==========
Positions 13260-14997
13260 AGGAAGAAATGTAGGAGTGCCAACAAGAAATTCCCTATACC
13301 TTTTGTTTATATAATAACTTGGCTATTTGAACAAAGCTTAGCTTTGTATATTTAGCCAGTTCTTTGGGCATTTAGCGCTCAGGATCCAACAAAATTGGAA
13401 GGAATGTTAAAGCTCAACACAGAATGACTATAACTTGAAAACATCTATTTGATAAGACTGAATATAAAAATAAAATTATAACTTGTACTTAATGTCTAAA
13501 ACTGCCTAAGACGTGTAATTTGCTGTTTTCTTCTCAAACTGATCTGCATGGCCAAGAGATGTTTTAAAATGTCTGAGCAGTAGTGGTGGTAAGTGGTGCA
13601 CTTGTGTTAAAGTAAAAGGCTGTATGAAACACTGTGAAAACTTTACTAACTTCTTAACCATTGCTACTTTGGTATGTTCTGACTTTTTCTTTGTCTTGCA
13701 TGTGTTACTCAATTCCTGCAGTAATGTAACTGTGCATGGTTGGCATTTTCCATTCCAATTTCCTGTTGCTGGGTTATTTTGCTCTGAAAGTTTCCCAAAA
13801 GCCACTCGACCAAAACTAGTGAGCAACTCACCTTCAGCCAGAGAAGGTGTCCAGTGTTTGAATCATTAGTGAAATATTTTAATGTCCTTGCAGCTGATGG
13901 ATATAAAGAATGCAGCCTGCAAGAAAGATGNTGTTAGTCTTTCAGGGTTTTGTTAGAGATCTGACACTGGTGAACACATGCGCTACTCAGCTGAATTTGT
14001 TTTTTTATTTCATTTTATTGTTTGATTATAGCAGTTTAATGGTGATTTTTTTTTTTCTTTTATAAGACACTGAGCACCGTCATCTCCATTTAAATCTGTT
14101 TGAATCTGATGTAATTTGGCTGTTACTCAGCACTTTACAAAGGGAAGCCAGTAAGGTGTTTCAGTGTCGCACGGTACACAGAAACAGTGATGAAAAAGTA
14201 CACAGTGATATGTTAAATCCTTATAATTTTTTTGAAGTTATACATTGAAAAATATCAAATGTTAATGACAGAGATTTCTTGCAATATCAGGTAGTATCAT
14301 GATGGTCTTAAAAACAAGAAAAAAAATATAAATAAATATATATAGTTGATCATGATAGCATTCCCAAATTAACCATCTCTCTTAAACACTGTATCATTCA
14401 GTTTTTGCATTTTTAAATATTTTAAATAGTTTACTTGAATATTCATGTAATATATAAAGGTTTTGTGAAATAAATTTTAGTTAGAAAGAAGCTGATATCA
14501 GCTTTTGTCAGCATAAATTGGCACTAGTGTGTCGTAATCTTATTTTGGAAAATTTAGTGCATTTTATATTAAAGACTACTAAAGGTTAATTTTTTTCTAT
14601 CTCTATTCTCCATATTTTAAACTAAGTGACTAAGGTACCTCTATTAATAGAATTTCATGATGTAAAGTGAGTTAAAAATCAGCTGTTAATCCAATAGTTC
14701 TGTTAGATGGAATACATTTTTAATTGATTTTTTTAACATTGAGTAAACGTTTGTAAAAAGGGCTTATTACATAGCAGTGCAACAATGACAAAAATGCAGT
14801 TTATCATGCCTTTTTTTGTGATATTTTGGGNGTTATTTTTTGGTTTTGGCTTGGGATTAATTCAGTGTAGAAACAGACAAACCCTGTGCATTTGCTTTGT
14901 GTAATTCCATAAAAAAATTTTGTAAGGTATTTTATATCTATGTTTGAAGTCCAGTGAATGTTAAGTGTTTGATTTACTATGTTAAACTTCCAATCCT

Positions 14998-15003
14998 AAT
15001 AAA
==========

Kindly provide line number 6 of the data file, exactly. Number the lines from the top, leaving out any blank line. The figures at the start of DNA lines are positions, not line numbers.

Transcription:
13601 CTTGTGTTAAAGTAAAAGGCTGTATGAAACACTGTGAAAACTTTACTAACTTCTTAACCATTGCTACTTTGGTATGTTCTGACTTTTTCTTTGTCTTGCA